Editorial: Michigan’s madness eliminates democracy

Editorial Board

March madness has certainly swept in, and this time it isn’t sports related: Financial martial law is an option in Michigan.

Yes, it is as drastic as it sounds.

Gov. Rick Snyder signed into law a bill that allows the governor — hereafter referred to as “king” — to declare a state of “financial emergency” in a town or city — hereafter referred to as a “fiefdom.” The king then appoints an “emergency financial adviser” — hereafter referred to as a “feudal lord” — to deal with the newly-created fiefdom. Now the feudal lord may seize assets, cancel contracts, eliminate school districts and, for the cherry on top, the feudal lord may dismiss any elected officials as he sees fit.

While the king looks out over his land and hears the cries for equality, fairness and representation by the serfs inhabiting it, the feudal lord decides upon the financial situations of the fiefdom in whatever manner he sees fit, up to and including simply getting rid of the fiefdom.

For any readers out there lacking in some basic information about the good ol’ US of A, this type of power structure is akin to the monarchy that riled up our founding forefathers and led to a revolution.

It is a denial of the voice of the people to be heard. It is a slap in the face to the ideas on which America was built. It is a sign of dreadful things to come.

With all this in mind, it would seem obvious to assume states across this fair country would be up in arms and rallying together to support the masses, which would be converging upon the capitol of Lansing, Mich.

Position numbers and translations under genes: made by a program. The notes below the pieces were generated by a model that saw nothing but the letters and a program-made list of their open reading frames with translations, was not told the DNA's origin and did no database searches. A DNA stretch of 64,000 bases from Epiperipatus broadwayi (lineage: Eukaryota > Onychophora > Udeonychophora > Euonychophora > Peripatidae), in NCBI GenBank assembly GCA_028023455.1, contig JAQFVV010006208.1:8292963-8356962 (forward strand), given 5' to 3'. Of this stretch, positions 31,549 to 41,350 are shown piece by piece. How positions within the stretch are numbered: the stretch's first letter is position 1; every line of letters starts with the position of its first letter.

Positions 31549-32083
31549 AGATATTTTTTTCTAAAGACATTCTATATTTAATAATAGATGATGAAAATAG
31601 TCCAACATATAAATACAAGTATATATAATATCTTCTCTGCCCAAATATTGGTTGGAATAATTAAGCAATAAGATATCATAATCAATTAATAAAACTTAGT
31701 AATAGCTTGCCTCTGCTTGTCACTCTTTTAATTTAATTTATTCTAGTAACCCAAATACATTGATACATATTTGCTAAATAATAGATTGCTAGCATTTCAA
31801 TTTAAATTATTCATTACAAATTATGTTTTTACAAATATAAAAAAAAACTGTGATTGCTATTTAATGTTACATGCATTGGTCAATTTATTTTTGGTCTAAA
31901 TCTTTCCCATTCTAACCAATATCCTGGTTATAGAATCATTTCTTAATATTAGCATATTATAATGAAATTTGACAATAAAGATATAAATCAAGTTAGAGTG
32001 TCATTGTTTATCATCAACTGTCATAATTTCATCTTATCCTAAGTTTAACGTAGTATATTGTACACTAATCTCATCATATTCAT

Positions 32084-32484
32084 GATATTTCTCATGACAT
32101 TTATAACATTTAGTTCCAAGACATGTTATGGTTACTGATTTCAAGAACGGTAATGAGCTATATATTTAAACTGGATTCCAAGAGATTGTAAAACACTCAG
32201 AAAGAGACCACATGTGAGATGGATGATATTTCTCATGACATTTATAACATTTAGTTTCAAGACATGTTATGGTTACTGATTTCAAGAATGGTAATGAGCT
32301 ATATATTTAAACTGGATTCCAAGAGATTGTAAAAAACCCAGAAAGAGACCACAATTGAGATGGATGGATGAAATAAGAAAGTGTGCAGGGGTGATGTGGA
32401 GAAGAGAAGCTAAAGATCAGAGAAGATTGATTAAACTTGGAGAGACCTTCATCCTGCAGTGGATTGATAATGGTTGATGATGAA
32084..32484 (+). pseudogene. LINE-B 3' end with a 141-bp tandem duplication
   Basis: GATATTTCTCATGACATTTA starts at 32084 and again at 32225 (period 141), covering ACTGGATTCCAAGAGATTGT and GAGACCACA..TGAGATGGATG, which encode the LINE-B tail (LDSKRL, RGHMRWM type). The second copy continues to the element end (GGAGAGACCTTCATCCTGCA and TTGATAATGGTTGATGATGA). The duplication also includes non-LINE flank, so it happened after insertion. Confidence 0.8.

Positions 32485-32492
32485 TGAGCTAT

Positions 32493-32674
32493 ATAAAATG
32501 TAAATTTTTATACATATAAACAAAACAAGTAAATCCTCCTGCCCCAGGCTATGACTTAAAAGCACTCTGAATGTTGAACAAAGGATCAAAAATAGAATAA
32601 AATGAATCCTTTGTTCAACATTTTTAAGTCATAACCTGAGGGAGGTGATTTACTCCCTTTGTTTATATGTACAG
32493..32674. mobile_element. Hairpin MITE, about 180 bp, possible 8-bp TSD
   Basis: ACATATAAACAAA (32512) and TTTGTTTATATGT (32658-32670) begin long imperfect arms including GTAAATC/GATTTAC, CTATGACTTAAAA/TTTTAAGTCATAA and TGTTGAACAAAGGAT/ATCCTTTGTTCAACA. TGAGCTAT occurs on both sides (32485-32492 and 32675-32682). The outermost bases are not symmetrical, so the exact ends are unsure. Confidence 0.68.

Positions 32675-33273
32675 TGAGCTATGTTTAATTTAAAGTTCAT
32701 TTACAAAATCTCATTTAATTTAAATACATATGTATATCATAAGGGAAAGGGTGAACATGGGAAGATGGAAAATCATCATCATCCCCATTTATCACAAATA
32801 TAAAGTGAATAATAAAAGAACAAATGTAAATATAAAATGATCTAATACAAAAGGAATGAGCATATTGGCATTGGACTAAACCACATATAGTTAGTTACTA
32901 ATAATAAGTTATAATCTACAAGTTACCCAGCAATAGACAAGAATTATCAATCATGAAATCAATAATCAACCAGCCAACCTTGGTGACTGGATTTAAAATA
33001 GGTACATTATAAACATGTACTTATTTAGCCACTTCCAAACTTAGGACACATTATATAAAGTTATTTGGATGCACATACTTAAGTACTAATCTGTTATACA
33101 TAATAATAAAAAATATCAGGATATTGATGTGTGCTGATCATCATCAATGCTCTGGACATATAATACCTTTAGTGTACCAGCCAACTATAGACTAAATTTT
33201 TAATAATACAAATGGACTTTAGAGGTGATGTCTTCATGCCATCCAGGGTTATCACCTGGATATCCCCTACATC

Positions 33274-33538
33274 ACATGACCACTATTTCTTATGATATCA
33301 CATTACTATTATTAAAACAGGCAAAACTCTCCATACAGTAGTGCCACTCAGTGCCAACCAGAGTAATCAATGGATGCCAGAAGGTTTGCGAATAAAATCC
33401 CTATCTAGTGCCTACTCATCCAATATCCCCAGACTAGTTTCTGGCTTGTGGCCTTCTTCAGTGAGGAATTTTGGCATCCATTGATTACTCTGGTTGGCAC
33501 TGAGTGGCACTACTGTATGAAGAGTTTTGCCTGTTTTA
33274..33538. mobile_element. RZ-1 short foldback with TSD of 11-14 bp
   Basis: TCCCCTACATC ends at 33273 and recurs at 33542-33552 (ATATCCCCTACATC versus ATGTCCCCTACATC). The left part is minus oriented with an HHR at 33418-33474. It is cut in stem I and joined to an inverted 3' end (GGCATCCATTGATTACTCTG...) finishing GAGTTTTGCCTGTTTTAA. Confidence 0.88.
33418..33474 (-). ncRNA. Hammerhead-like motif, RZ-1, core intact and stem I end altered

But they aren’t there. The information is in the news, but the collective outcry is missing.

How does a bill such as this make it all the way through a Senate, House and king — ahem, governor? Well, that is a matter of opinion. But what its passage says is loud and clear: Americans have become far, far too complacent in understanding the effects of government machinations.

On its surface, this bill would seem to be helpful in defeating the rampant bankruptcy plaguing Michigan. But after only a second or two — mainly reading the powers granted to the king and his feudal lord/s — this is not democracy, this is not what the Constitution’s creation sought to provide and it is, above all, unacceptable.

No matter if you fall to the left or right ideologically, this should not be thought of as a partisan issue. This sets a dangerous example for all.

Attempts to take the voice from people and quash democracy have been occurring in Wisconsin, Ohio and Indiana; those situations might become even more dire thanks to Michigan’s acceptance of a king into power.

Perhaps it is time to accept Puerto Rico as a state rather than an unincorporated territory. Because from the looks of things, Michigan might as well no longer count as a state. The “50 Nifty United States” song says each state deserves a bow, and to be saluted now; that is not going to happen as long as Michigan remains a monarchy.